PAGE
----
4 May 2010, Dar Es Salaam – Donors and African governments are making callous and unwise decisions on funding commitments to HIV and global health, according to a group of African health and human rights activists gathered in Dar Es Salaam, Tanzania, to carry out strategic planning and advocacy in the lead-up to the World Economic Forum on Africa from 5-7 May.
Activists outlined demands to leaders at the World Economic Forum on Africa, which include setting a clear time-bound roadmap to achieving the Abuja target of 15% of health and ensuring more transparent and accountable use of health funding. They are also calling on global leaders, particularly the G8 and G20, to fully replenish the Global Fund in October 2010; and on President Obama to ensure that PEPFAR supports addition of new patients onto treatment in future.
Vuyiseka Dubula of South Africa-based Treatment Action Campaign highlighted the far-reaching benefits of initiatives such as the Global Fund to fight AIDS, TB & Malaria, and the United States’ government’s President’s Emergency Plan for AIDS Relief (PEPFAR), both of whose future is uncertain due to funding cutbacks. “Thanks to the combined effort of the Global Fund and PEPFAR, more than 5,000 lives a day have been saved for the past ten years”, she said, “but we know that the success does not end there”.
There is a large body of scientific evidence demonstrating that HIV funding has strengthened health systems, improved maternal and child health and reduced the incidence of other major diseases like TB. By 2015, HIV in newborns could be ended if adequate funding is provided. Dubula warned that “if we do not invest adequately to sustain and build on this hard-won success, then we are effectively dismissing the right to health and throwing out the health-related Millennium Development Goals”.
There is increasing political hostility towards funding the universal access to HIV prevention, treatment and care that has been repeatedly promised by leaders around the world. Paula Akugizibwe from the AIDS and Rights Alliance for Southern Africa said that clear public health and socio-economic gains do not appear to have convinced funders of the need to sustain scale-up of HIV programs, stating that “we have heard every line in the book from funders except the truth – namely, that because HIV treatment is expensive, they are no longer interested in universal access. This is callous and short-sighted, and sets an unacceptable precedent for the global response to costly health needs in the future such as drug-resistant tuberculosis.”
Bactrin Killingo of the International Treatment Preparedness Coalition (ITPC) described the backtracking on universal access as “heartbreaking”. He outlined the findings of a 6-country community-driven research report issued by ITPC last week, which warned that HIV could once again become a “death sentence” for people in the developing world if funding cutbacks persist.
He further warned that “all that these cutbacks achieve is to defer and increase costs,” pointing out that research by various institutions including the World Bank has shown that the long-term costs associated with neglect of HIV and other health needs are far greater than the immediate costs of associated with mounting an adequate response to these needs.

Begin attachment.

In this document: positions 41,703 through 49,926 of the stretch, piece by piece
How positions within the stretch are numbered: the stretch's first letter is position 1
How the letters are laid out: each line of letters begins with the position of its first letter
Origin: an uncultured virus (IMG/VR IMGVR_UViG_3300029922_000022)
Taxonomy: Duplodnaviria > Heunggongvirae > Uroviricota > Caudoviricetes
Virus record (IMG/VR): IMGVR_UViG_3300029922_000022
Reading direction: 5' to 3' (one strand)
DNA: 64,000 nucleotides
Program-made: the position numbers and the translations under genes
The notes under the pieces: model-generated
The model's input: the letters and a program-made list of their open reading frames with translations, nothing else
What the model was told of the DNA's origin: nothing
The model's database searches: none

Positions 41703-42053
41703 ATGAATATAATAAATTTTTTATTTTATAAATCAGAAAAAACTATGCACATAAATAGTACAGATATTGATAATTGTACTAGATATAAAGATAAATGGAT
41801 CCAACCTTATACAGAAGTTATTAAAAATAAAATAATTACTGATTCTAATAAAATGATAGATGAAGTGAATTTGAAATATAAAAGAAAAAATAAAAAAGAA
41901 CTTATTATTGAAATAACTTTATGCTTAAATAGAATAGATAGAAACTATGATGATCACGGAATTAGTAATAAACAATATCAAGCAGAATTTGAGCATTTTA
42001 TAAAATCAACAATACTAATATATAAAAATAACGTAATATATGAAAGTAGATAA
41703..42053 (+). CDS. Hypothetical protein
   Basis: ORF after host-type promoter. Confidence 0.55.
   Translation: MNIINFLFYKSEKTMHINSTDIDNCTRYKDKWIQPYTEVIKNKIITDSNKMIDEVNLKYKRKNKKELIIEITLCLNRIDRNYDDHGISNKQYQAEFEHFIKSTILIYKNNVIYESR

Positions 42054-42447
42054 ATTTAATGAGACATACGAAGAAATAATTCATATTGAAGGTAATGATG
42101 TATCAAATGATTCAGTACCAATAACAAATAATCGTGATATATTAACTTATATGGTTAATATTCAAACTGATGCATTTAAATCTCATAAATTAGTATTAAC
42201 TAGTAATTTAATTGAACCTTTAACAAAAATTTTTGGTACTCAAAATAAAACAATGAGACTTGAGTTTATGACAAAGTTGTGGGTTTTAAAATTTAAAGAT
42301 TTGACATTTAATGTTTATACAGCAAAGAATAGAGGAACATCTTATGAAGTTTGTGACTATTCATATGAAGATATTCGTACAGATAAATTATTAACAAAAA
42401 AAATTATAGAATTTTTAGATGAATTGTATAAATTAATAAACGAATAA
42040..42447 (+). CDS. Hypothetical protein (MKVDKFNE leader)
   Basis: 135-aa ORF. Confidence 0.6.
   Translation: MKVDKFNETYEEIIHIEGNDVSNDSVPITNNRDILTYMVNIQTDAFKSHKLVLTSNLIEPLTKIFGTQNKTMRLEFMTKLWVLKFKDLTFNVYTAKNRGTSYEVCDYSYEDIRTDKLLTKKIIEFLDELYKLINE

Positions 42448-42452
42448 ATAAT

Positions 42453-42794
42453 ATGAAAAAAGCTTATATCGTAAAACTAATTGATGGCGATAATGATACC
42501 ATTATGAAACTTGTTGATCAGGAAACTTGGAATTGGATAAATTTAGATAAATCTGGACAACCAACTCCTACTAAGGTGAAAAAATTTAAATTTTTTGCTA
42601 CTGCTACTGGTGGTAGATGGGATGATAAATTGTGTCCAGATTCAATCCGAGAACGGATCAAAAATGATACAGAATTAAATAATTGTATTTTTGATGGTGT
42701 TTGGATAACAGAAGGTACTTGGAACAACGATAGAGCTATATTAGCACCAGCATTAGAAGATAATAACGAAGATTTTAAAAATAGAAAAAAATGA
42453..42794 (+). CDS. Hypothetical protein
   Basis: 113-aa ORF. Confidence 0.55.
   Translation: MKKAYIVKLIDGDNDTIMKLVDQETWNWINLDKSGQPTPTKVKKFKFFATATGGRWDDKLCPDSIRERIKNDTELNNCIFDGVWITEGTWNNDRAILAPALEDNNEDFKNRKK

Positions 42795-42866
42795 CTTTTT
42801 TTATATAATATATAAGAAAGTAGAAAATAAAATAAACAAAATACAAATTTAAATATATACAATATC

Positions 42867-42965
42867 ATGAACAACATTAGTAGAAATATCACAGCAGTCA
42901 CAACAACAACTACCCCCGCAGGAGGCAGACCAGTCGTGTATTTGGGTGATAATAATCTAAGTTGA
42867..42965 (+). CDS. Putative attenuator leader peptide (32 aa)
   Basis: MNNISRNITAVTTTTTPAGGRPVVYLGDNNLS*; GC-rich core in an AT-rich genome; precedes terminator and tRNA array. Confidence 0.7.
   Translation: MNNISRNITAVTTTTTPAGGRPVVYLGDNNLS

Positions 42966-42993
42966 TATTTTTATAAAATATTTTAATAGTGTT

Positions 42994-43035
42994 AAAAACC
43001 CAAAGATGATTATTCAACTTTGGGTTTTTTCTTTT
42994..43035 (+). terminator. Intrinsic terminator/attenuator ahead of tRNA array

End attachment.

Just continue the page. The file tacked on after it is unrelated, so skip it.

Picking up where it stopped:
Florence Umunna-Ignatius from Nigerian group Positive Action from Treatment Access elaborated on some of the consequences of funding cutbacks that have already been witnessed in Nigeria, where shortages of test kits are restricting access of new clients to testing and treatment. Similar reports have emanated from Uganda, where people in need of HIV treatment to stay alive are being turned away from clinics due to flat-lined PEPFAR funding, and the National AIDS Commission recently announced that treatment for the 350,000 people in need is unaffordable. “Let us not forget that each of the figures in these big numbers represents a real person for whom decisions on funding are literally a life or death matter,” she urged.
But to governments, these decisions are often more a matter of political sport – according to James Kamau of the Kenyan Treatment Access Movement. “In 2001 in Abuja, African heads of state promised us 15% of budget spending on health – where is this money?” he asked. Only two countries in the continent have met the Abuja target, which African finance ministers recently dismissed as a colossal mistake.
According to Kamau, “the true colossal mistakes are the wasteful spending habits of many governments who prioritise wars, luxury for politicians and sports over social spending, which cost thousands of lives every day”. He brandished spoof dollar bills highlighting examples such as the cost of President Yoweri Museveni of Uganda’s private jet, which could have paid for HIV drugs for more than 200,000 people.
Tapiwa Kujinga of the Pan-African Treatment Access Movement outlined the activists’ demands to leaders at the World Economic Forum on Africa, which include setting a clear time-bound roadmap to achieving the Abuja target of 15% of health and ensuring more transparent and accountable use of health funding. They are also calling on global leaders, particularly the G8 and G20, to fully replenish the Global Fund in October 2010; and on President Obama to ensure that PEPFAR supports addition of new patients onto treatment in future. Tomorrow (Wednesday 5 May) they will stage a demonstration at the World Economic Forum where a memo detailing these demands will be handed over to a representative of the Tanzania Minister of Health and the Global Fund, to champion these messages at the WEF.
Paula Akugizibwe (ARASA), +27 83 642 0817
Bactrin Killingo (ITPC), +27 73 392 3377
Florence Umunna-Ignatius (PATA), +234 805 958 8858 / +234 806 001 4885
James Kamau (KETAM), +254 722 88 66 94
Catherine Tomlinson (TAC), +27 21 422 5463
Tapiwa Kujinga (PATAM), +263 912 318 638
Lydia Muhengera (TASO), +256 772 448 102